Cable lacing is a technique for managing cables by lacing them together or to harnesses using a series of running lockstitches. This is done using waxed cord or flat lacing tape, often made of nylon or polyester. Where most people reach for plastic or Velcro zip ties to do this job, I’ve found that spending some time to use string is quite enjoyable. I’m not trained in the high standards of cable lacing used by NASA, the Navy, or other experts. But, for just managing cables around the house, these references work well.
Sure, there are many, many, many, many, many other places you can read about cable lacing, but this is my own mirror of some of the key ideas.
Lacing typically starts with a length of cord 2.5 times the length of what you want to lace together. You may need a little extra if you’re lacing together a lot of cords.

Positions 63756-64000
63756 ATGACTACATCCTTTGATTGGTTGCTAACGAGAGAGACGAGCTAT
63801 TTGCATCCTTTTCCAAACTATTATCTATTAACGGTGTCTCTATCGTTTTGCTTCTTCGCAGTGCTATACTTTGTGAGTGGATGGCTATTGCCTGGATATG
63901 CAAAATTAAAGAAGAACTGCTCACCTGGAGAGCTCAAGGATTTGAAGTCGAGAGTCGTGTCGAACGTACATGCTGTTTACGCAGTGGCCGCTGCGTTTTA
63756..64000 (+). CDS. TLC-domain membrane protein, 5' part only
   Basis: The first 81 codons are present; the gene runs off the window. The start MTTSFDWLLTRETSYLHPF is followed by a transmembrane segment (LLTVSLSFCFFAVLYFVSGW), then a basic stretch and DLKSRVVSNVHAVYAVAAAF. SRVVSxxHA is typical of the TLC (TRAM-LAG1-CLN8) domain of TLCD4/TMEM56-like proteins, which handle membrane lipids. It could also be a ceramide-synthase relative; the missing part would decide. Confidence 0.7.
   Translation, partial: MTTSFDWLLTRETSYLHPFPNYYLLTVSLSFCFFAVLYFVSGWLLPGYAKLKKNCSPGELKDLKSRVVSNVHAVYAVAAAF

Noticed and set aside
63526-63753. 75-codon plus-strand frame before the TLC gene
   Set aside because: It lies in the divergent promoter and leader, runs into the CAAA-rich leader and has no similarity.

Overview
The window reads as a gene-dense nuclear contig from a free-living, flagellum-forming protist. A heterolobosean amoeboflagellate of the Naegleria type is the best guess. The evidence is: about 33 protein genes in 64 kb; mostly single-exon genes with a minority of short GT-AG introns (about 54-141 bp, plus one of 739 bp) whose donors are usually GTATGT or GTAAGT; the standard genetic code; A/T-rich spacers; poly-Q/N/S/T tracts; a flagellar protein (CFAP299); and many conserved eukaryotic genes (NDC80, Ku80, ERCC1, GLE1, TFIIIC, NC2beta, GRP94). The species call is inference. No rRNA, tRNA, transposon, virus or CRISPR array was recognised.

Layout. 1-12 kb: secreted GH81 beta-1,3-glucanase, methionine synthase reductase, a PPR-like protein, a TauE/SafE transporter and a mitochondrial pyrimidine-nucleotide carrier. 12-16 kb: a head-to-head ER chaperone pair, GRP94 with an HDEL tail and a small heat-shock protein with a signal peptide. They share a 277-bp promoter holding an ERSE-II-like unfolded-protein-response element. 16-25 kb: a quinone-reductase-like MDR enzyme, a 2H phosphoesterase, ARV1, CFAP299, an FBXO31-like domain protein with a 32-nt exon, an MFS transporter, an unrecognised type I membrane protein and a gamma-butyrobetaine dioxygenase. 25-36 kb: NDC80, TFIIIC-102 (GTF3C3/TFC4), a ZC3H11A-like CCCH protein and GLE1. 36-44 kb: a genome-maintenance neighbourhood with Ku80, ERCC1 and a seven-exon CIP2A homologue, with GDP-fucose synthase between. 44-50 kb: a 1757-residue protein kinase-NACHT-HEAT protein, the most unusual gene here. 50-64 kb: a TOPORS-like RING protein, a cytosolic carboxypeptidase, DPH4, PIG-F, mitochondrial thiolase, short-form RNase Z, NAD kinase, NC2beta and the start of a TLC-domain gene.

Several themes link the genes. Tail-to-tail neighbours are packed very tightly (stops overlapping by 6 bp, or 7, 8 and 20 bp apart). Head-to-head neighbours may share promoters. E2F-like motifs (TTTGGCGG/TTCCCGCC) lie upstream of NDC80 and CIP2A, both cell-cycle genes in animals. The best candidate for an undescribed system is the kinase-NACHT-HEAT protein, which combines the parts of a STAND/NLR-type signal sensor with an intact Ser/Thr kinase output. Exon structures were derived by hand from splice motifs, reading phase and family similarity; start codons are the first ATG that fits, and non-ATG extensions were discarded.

Lacing starts with a starting tie. There are a couple of good options here.
Or, lacing can also be started with a clove hitch and square knot, followed by two lock stitches.
For the length of the cables, you can use lock stitches (in this case, the marline hitch).
Note the correct technique is required for the hitch to hold.
Or, like starting, you can also terminate with some lock stitches and a clove hitch with a square knot on top.
A note on individual lacing
Rather than a single continuous cord, you can also use a series of individual bound wraps at equidistant points along the cable. For this, use a clove hitch with a square knot on top.